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The Latin term for an unnatural or, at any rate, unusual and inexplicable phenomenon, which was always treated as requiring expiation (procuratio). This was only done on behalf of the State, if the phenomenon had been observed on ground belonging to the State. The Senate, acting on the advice of the pontiffs, ordained either particular sacrifices, to specified deities, or a nine days' sacrifice, or a public intercession, and left the execution of the ordinance to the consuls (Livy, i. 20). If a prodigium caused so much alarm that the usual means of expiation seemed insufficient, the Senate had recourse to the Sibylline Books, or the Etruscan haruspices. (See Haruspex; Sibylla.) For the prodigium of a thunderbolt, see Puteal; and in general see Müller, Die Etrusker, ii. 191; Hartung, Die Religion der Römer, i. 96; BouchéLeclercq, Hist. de la Divination, p. 181; and Mommsen, Staatsverwaltung, 2d ed. iii. pp. 259-264.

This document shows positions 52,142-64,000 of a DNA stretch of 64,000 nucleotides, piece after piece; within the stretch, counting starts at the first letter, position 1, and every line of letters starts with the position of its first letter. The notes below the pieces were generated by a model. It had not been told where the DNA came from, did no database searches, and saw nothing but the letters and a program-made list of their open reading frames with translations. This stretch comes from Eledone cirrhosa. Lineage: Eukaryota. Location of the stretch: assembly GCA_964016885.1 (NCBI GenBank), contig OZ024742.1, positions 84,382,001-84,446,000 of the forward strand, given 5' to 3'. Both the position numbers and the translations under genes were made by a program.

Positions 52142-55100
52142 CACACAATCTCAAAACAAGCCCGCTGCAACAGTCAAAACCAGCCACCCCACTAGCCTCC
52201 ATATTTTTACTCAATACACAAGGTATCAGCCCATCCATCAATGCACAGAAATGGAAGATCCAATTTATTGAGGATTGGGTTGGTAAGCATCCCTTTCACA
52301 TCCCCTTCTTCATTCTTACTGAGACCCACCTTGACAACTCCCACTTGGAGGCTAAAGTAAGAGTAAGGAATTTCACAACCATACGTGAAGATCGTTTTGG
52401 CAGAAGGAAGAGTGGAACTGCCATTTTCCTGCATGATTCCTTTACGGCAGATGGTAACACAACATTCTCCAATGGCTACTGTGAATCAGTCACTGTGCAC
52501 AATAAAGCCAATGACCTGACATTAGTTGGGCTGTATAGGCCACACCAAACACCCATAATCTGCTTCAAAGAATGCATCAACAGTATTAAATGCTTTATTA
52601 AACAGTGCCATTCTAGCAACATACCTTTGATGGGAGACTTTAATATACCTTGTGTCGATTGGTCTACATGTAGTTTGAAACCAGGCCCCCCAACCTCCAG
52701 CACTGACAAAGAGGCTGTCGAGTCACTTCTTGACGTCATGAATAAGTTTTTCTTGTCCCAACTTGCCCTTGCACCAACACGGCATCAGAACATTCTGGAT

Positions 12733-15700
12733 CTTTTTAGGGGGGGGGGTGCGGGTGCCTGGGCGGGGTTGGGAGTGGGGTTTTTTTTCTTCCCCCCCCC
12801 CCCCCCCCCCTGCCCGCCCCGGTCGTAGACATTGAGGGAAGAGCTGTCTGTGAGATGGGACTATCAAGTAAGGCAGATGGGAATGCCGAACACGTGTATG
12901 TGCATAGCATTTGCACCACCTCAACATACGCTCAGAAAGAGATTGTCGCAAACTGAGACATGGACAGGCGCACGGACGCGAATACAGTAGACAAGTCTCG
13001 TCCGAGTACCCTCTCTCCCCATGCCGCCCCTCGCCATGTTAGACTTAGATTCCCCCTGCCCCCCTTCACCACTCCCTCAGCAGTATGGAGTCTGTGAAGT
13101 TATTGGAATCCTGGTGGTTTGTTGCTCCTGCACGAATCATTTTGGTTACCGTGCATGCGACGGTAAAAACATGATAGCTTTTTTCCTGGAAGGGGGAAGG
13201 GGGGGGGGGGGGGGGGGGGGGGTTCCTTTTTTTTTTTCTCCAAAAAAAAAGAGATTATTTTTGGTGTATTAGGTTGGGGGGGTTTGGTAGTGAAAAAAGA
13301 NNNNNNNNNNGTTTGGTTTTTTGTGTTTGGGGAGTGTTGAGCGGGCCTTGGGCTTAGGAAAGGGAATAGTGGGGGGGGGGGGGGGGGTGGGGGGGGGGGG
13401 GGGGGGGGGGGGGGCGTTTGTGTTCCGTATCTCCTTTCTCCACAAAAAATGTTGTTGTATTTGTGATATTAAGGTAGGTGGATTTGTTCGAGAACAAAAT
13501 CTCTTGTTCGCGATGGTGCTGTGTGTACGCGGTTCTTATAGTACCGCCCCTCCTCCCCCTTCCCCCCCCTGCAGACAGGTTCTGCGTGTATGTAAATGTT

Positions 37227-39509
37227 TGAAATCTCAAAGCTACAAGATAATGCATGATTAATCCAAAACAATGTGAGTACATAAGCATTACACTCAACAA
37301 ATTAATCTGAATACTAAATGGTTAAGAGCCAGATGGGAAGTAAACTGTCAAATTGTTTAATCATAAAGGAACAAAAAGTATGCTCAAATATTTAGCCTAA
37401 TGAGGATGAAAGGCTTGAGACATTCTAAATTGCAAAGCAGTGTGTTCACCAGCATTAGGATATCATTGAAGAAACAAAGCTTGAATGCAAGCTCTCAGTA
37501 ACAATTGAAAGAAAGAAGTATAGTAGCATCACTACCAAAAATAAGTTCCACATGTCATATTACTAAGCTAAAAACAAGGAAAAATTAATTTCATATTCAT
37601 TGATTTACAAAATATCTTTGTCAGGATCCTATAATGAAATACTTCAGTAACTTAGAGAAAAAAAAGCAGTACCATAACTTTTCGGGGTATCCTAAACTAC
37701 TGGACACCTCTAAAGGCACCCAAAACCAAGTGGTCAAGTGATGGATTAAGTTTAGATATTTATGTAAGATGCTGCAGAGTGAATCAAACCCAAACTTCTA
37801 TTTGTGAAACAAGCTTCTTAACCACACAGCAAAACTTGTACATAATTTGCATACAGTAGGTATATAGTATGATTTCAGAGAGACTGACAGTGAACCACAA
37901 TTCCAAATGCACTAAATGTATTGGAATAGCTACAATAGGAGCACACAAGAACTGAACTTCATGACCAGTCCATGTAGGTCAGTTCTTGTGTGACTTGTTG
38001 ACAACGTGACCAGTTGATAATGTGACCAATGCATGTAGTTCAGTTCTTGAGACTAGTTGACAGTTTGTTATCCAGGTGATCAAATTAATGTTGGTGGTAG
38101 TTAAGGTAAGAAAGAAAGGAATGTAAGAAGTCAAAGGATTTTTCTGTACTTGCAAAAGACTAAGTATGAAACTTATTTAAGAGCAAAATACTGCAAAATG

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    • Livy, The History of Rome, Book 1, 20
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